Mixing measuring device 260 may be used for measuring and controlling material mixing, inventory, and/or quality. Mixing measuring device 260 may be mechanical, electrical, ultrasonic, acoustic, radar, and/or visual. Mixing measuring device 260 may measure properties of material 170 in solid, liquid, and/or gaseous form. Mixing measuring device 260 may measure at holding tank 210, holding tank conveyor 220, mixing device 230, mixing pump 240, and/or mixing manifold 250. These measurements may be used to qualify properties of material 170, such as density, stratification, consistency, particle size, moisture content, viscosity, rheological, temperature, pressure, electrical stability, and/or retort (solid/liquid/gas ratio). Additionally, these measurements can be used to quantify volume, level, and/or mass of material 170 in holding tank 210. These measurements can also be used to quantify rate of volume and/or mass of material 170 conveyed and/or pumped. In an alternate embodiment (not shown), mixing measuring device 260 may be eliminated (i.e., visual check).

In an alternative embodiment, combined unit 120 may be used for pumping materials used in servicing wells. This may be done at the worksite. As shown in FIG. 3, servicing equipment onboard combined unit 120 (and supported by trailer 110) may include at least one delivery pump 310, at least one pumping manifold 320, and at least one pumping measuring device 340. In this embodiment, trailer 110 may be adapted to support delivery pumps 310, pumping manifolds 320, and/or pumping measuring devices 340.

Delivery pump 310 may provide pressure to circulate or recirculate and move materials. Delivery pump may be pneumatic, hydraulic, mechanical, and/or electrical. Some examples of delivery pumps 310 include positive displacement devices, such as reciprocating or rotary, dynamic, and jet. Delivery pump 310 may have variable and/or various pressures, rates, and displacements, or any combination thereof. Material 170 pumped with delivery pump 310 may be in solid, liquid, and/or gaseous form.

Pumping manifold 320 or manifold system may control circulation or recirculation and delivery of material 170 to delivery pump 310, external tanks, and wells. Pumping manifold 320 may be made of any metallic and/or non-metallic substance, such as steel, aluminum, plastic, fiberglass, or any of a number of composites. Pumping manifold 320 may have pipes or tubes of variable and/or various sizes, shapes, and/or forms. Additionally, pumping manifold 320 may have valves and/or actuators of various sizes. Material 170 carried by pumping manifold 320 may be solid, liquid, and/or gaseous in form.

Pumping measuring device 340 may measure and control material inventory and quality. Pumping measuring device 340 may be mechanical, electrical, ultrasonic, acoustic, radar, and/or visual. Pumping measuring device 340 may measure properties of material 170 in solid, liquid, and/or gaseous form. Pumping measuring device 340 may measure at delivery pump 310 and/or at pumping manifold 320. These measurements may be used to qualify properties of material 170, such as density, particle size, moisture content, viscosity, rheological, temperature, and/or pressure. Additionally, these measurements can be used to quantify volume, and/or mass of material 170 pumped. These measurements can also be used to quantify rate of volume and/or mass of material 170 pumped. In an alternate embodiment (not shown), pumping measuring device 340 may be eliminated (i.e., visual check or no measurement/control).

In an alternative embodiment, combined unit 120 may be used for the dual purposes of hauling equipment and materials used in servicing wells to and/or from worksites, along with combining, mixing, or blending materials, or otherwise preparing treatment materials used in servicing wells. This may be done at either the worksite or offsite. As shown in FIG. 4, servicing equipment onboard combined unit 120 (and supported by trailer 110) may include equipment for hauling and equipment for combining. For example, servicing equipment may include the following: at least one bulk material container 130, at least one holding tank 210, at least one bulk material conveyor 140, at least one holding tank conveyor 220, at least one package holder 180, at least one package handler 150, at least one mixing device 230, at least one mixing pump 240, at least one mixing manifold 250 or manifold system, at least one material measuring device 160, and at least one mixing measuring device 260. Bulk material container 130, bulk material conveyor 140, package holder 180, package handler 150, and material measuring device 160 are described above with respect to FIG. 1. Holding tank 210, holding tank conveyor 220, mixing device 230, mixing pump 240, mixing manifold 250, and mixing measuring device 260 are described above with respect to FIG. 2. In the embodiment shown in FIG. 4, trailer 110 may be adapted to support bulk material containers 130, bulk material conveyors 140, package holders 180, package handlers 150, and material measuring devices 160, holding tanks 210, holding tank conveyors 220, mixing devices 230, mixing pumps 240, mixing manifolds 250, and/or mixing measuring devices 260.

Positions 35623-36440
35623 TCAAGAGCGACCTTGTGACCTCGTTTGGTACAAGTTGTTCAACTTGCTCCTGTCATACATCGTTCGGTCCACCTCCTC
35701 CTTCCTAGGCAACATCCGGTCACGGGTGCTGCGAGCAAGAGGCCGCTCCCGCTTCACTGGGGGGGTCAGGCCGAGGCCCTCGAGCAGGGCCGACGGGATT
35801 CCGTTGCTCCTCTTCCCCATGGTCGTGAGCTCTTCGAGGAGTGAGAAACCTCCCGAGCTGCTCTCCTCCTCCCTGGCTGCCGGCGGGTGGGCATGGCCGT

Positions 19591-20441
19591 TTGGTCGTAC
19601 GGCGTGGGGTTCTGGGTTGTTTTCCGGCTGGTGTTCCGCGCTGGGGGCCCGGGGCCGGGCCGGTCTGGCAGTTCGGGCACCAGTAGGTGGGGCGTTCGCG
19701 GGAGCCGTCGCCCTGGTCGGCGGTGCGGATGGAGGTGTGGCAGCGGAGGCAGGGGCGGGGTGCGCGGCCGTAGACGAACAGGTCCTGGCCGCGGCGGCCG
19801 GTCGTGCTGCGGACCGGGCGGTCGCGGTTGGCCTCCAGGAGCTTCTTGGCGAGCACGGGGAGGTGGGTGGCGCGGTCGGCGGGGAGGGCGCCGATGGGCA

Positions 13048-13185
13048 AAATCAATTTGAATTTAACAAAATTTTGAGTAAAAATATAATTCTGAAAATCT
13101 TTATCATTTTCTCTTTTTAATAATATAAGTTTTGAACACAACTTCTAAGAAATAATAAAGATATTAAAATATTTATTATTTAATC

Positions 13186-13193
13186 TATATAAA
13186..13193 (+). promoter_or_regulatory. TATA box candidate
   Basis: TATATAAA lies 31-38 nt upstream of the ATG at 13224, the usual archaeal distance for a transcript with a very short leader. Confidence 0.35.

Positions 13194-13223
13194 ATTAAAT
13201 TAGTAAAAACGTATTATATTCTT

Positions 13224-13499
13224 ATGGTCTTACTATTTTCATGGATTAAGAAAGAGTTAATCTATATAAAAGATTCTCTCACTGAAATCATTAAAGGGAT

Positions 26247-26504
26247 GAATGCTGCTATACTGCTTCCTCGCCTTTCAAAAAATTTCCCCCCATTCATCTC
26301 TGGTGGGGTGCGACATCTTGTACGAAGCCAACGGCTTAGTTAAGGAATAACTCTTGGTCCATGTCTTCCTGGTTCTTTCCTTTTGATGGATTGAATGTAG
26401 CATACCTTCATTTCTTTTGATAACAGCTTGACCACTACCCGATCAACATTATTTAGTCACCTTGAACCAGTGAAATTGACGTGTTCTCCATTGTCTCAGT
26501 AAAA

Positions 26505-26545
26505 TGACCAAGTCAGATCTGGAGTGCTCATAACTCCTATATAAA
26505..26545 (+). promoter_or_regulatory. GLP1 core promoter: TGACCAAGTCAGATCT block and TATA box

In an alternative embodiment, combined unit 120 may be used for the dual purposes of combining, mixing, or blending materials, or otherwise preparing treatment materials used in servicing wells, along with pumping materials used in servicing wells. This may be done at either the worksite or offsite. As shown in FIG. 5, servicing equipment onboard combined unit 120 (and supported by trailer 110) may include equipment for combining and equipment for pumping. For example, servicing equipment may include the following: at least one holding tank 210, at least one holding tank conveyor 220, at least one mixing device 230, at least one mixing pump 240, at least one mixing manifold 250 or manifold system, at least one mixing measuring device 260, at least one delivery pump 310, at least one pumping manifold 320, and at least one pumping measuring device 340. Holding tank 210, holding tank conveyor 220, mixing device 230, mixing pump 240, mixing manifold 250, and mixing measuring device 260 are described above with respect to FIG. 2. Delivery pump 310, pumping manifold 320, and pumping measuring device 340 are described above with respect to FIG. 3. In the embodiment shown in FIG. 5, trailer 110 may be adapted to support holding tanks 210, holding tank conveyors 220, mixing devices 230, mixing pumps 240, mixing manifolds 250, mixing measuring devices 260, delivery pumps 310, pumping manifolds 320, and/or pumping measuring devices 340.